The blog of photographer Kim Ayres

Is all photography abstract?

I was recently roped into a "Facebook Challenge" where participants were asked to post black and white photos with no people in them, and no explanations or backstories.



Because I'm a professional photographer the expectations to deliver something reasonable are much higher than they are for most people. Every time I post an image, my reputation is on the line.



But as someone who specialises in photographing people, this took me far further out of my comfort zone than it would for a wildlife or landscape photographer.

I spent (way too much) time going back through folders of images on my computer to see what I could find, and before long I started thinking about the nature of abstraction.



And with these thoughts whirling around my mind, I found myself selecting images where you could recognise what the subjects were, but you were not seeing them as you normally would.



In all photography the moment we frame the image, we chose what we are including and what we are leaving out.



The shutter speed we select might have the effect of creating interesting blurs, or making a movement static so we see things frozen in a way our eyes would never normally be able to capture.



The aperture we use affects the depth of field – what is in focus and what is not. The settings can create an effect where pretty much everything is clearly visible, or only a very small part.



And finally, when you remove the colour from an image, unless you are completely colour blind, the process of abstraction shifts up another level.



Whoever said "the camera never lies" was clearly a first class bullshitter.



So this post includes the images I ended up selecting and manipulating, plus a couple of extra ones.



Let me know in the comments which, if any, speak to you.

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7 comments

Alan Richardson said...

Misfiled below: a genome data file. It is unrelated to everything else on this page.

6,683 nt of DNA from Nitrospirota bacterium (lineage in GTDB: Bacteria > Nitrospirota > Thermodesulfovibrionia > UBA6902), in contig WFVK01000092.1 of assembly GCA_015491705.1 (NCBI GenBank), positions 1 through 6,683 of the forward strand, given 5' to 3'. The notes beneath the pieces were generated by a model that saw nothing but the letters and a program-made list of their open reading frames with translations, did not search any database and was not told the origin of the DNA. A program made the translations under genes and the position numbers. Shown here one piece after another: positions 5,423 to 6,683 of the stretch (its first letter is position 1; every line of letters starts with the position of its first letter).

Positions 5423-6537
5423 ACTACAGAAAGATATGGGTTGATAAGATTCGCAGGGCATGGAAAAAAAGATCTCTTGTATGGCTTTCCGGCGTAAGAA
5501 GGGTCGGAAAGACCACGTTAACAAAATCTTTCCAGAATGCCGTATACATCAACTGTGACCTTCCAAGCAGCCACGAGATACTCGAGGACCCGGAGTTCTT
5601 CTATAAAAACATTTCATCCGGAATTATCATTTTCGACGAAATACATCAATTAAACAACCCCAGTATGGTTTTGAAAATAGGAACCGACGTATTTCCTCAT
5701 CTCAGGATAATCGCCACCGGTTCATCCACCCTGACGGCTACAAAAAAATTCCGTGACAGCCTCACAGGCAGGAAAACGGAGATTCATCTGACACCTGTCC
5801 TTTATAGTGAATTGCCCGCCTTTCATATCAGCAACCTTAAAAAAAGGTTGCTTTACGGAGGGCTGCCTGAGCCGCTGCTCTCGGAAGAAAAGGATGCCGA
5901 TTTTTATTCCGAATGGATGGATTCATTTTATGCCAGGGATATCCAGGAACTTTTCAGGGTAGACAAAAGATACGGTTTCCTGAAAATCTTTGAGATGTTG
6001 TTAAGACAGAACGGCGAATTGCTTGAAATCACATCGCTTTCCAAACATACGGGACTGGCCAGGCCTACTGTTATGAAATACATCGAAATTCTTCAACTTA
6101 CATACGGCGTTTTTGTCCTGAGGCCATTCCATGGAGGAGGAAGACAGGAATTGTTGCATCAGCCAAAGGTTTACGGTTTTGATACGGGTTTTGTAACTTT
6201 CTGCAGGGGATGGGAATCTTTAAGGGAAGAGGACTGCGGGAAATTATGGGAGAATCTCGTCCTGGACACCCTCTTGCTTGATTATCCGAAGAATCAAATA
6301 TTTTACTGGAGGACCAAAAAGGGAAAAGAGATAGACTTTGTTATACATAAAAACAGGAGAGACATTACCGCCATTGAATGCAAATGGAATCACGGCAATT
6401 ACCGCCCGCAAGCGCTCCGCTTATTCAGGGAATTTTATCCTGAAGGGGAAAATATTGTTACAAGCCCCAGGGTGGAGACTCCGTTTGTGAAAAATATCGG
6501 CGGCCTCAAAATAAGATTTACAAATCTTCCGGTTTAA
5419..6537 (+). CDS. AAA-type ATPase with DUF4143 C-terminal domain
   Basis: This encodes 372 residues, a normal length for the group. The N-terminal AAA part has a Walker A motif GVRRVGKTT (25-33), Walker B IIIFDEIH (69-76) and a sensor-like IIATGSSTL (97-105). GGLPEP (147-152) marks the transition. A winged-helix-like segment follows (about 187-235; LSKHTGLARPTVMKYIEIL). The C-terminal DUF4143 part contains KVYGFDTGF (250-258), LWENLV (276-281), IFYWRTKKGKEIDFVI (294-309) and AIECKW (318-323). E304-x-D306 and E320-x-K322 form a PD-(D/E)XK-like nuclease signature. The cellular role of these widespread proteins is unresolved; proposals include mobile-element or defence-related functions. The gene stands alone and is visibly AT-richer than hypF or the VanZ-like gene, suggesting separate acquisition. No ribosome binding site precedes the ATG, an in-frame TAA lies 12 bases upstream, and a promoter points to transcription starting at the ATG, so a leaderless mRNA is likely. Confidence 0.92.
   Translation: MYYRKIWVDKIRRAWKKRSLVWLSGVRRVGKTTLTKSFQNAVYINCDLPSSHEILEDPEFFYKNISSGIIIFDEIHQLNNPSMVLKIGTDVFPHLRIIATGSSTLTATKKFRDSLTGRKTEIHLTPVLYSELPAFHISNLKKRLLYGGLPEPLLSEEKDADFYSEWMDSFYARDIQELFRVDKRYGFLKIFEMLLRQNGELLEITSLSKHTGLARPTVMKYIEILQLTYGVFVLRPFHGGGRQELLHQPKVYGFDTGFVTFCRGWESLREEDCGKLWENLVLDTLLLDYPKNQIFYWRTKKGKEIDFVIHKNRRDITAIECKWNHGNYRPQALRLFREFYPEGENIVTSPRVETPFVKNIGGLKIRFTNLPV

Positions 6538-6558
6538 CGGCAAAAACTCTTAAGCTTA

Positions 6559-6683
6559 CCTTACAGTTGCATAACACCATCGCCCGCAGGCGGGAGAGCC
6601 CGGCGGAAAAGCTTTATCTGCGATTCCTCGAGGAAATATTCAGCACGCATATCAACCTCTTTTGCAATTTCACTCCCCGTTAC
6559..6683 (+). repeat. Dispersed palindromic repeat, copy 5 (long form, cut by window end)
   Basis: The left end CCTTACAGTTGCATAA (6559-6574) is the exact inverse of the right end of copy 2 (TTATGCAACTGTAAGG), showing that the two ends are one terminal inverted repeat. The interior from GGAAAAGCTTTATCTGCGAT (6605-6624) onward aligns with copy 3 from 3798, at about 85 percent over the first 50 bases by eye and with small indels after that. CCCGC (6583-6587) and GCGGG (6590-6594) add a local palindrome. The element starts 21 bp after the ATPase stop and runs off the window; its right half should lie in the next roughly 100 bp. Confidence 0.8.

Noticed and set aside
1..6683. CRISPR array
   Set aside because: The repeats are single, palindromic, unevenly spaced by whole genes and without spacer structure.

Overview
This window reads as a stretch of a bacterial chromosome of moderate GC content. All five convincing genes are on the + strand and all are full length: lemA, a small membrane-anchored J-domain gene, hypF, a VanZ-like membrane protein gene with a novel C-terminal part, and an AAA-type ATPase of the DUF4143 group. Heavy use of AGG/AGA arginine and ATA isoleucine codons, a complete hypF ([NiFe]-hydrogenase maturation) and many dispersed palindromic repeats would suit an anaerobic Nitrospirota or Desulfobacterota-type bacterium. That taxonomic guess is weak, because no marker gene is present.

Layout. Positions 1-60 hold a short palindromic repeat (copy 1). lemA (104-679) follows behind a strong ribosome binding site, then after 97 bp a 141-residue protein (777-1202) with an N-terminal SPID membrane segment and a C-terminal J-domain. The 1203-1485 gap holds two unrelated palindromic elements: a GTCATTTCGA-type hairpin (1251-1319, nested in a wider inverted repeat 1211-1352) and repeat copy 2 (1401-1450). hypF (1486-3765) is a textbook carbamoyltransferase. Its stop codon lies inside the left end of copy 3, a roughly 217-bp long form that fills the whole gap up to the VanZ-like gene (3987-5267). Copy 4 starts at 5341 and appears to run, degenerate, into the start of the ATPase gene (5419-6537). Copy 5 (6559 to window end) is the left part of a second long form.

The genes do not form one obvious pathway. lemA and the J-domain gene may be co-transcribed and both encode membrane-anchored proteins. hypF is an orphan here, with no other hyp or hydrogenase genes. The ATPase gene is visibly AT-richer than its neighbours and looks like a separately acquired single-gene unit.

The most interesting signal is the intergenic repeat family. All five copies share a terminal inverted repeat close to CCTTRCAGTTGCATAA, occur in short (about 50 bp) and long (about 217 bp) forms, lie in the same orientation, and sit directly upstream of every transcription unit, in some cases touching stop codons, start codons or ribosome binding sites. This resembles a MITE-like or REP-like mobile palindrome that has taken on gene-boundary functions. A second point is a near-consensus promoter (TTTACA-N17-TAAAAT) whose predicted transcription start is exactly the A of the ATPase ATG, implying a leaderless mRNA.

The fifth one down. Truly abstract and minimalist. But I did finally see that it is grasses, or reeds, reflected but that is a pedestrian explanation of a pleasing pattern.

Kim Ayres said...

Alan - this one was taken on a misty day with virtually no wind and a mirror-like loch. It was impossible to see where the water ended and the sky began. I took several photos of grasses and reeds that day, but this was definitely my favourite :)

viji suresh said...

The boat one and the last. I don't feel the distance or time. Feel as if sitting on the boat watching the makeshift oar's reflection.. The way it it's curved and like a snake slithering. The last one is my next favourite. I just need to lower my palm to catch hold that droplet of water.

hope said...

The boat is my favorite. There's a peaceful feeling to it.

(And I'm a sucker for anything with that perfect drop of water hanging like a jewel).

Apex Zombie said...

FYI, Kepa here :)

The boat, with the rope's reflection distorted by the ripples of the water is one of my favourites. Apart from just loving the composition, it made me think about perception, and how something that can appear "in order" can actually be a rollercoaster beneath the surface.

And the photograph directly above it, the leaves poking out of a still body of water? I just love how stark it is. It's almost nothing, but that entire frame is filled by tangible stuff. Love it.

Ponita in Real Life said...

I love the second one. The water droplets are like tiny pearls suspended on the branches of what appears to be a small plant. And if you look carefully, you can see a couple of strands of spider silk draped across the space between the branches.

That being said, they are all lovely!

Kim Ayres said...

Viji, Hope and Kepa - the one with the boat I adapted from a few photos I took in a small seaside village a few years ago. You can see other photos from the time there if you follow this link:
https://kimayres.blogspot.co.uk/2013/10/3-nights-away.html

Ponita - that was one of the first photos I ever did where I started playing with a very wide aperture, which creates a very shallow depth of focus - so very quickly everything drops off blurred. It was a misty day too, so the background just disappeared. It influenced many of the not-people photography I've done since :)

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